NLS approves additional help in kindergarten classrooms
NEW LONDON -- In an unusual move that was cheered by New London-Spicer's kindergarten teachers, the NLS School Board agreed Monday to provide more classroom help than what was requested.
NEW LONDON - In an unusual move that was cheered by New London-Spicer's kindergarten teachers, the NLS School Board agreed Monday to provide more classroom help than what was requested.
The request included hiring three additional paraprofessionals, increasing the hours of one existing paraprofessional and maintaining the hours of another existing paraprofessional to provide five hours of assistance every day in each of the five kindergarten classrooms.
But after hearing about the daily routine in the classes, and that a higher-than-average number of behavior incidents with kindergarten students, the board approved increasing the assistance an additional half-hour, to 5½ hours a day for each classroom.
"Bless you," said Pam Ruter, a longtime NLS kindergarten teacher, who was at the meeting Monday along with the districts' other four kindergarten teachers.
"We're leaving with big smiles," Ruter said.
A larger-than-expected kindergarten enrollment - including some students who have never been in a formal preschool program before - has resulted in full classrooms and busy teachers in the New London-Spicer School District, said Randy Juhl, NLS elementary principal.
The class of 118 students is split into five sections, with 22 to 24 students in each room.
The district realized in late August that the class would have 10 more students than it had budgeted for. New families moved into the district and other parents, who had initially said they would hold their child back a year, decided instead to send them to school, Juhl said.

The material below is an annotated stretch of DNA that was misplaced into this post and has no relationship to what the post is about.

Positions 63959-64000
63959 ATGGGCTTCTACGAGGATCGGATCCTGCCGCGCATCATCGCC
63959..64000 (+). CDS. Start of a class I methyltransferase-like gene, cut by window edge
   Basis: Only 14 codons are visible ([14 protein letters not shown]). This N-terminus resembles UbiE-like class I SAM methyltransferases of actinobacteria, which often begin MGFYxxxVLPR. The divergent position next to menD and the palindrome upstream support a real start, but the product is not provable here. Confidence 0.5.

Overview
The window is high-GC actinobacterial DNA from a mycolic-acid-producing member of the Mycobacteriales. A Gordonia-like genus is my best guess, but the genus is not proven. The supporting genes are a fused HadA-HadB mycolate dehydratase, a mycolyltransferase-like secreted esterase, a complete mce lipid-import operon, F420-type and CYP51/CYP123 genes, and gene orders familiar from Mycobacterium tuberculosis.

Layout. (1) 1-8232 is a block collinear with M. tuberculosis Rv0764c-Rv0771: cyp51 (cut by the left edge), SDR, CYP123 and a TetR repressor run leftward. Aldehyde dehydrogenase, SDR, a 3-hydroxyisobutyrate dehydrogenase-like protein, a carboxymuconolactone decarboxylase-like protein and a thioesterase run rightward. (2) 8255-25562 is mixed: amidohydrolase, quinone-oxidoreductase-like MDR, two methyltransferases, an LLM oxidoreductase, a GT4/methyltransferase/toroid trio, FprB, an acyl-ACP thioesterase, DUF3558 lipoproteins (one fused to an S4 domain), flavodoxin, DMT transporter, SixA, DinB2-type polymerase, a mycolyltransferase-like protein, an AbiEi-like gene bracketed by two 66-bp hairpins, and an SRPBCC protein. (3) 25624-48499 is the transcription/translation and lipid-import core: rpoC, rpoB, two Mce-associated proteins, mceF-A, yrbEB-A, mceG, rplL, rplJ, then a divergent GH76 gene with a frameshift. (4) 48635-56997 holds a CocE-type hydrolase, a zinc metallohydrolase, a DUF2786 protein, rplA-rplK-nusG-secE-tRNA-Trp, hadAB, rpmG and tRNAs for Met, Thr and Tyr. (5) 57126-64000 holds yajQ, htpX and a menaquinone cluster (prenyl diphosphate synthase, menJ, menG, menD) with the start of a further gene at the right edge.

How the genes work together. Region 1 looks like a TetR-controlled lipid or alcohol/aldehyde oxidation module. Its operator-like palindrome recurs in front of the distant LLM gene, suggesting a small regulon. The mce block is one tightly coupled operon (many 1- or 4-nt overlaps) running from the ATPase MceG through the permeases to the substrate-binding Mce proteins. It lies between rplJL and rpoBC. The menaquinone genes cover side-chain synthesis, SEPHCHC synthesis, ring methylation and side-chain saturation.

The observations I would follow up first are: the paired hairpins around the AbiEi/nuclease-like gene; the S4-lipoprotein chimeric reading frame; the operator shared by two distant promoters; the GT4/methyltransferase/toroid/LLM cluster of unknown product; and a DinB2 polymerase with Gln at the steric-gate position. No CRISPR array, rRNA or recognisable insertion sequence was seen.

If officials had known the enrollment numbers in early August, they would have been pushed to hire another teacher and create another classroom, Juhl said.
But because NLS began classes in late August, Juhl said the teachers agreed it would be too disruptive to split up students to create new a new classroom with a new teacher after school had already begun and students were getting into a routine.
So they instead asked the board to provide additional classroom help.
While teachers conduct small-group learning centers and one-on-one student assessments, a paraprofessional can help keep the other students on task, Juhl said.
The paraprofessionals will also help with lunch and recess supervision as well as accompany students to special classes, including music and technology.
Juhl said there are a number of current kindergarteners who have never attended preschool before, which presents challenges for adjusting to a full-day school routine and may be why this class has more than twice the behavior and discipline reports as previous kindergarten classes.
The additional cost for the paraprofessionals is estimated at $31,000.
Board Chairman Robert Moller said the cost will have a minimal impact on the budget.
The board hopes to fill the jobs in the next couple weeks.
The board approved a two-year contract for Superintendent Paul Carlson that includes a 2 percent increase for each of the two years: $119,072 for the 2017-18 school year and $121,453 for the 2018-19 school year.
Usually a school superintendent's contract is for three years, said Moller.
Carlson has not formally indicated when he intends to retire, but said in a brief interview that approving a two-year contract provides the board and himself some "flexibility" as succession plans are made for the administrative team.
The board also approved a two-year contract with the Educational Support Professionals, which includes secretarial, janitorial, cooks, paraprofessionals and housekeeping staff. That contract includes a 2.93 percent increase for 2016-17 and a 3.64 percent increase for the 2017-18 school years.
Teacher negotiations were not up this year.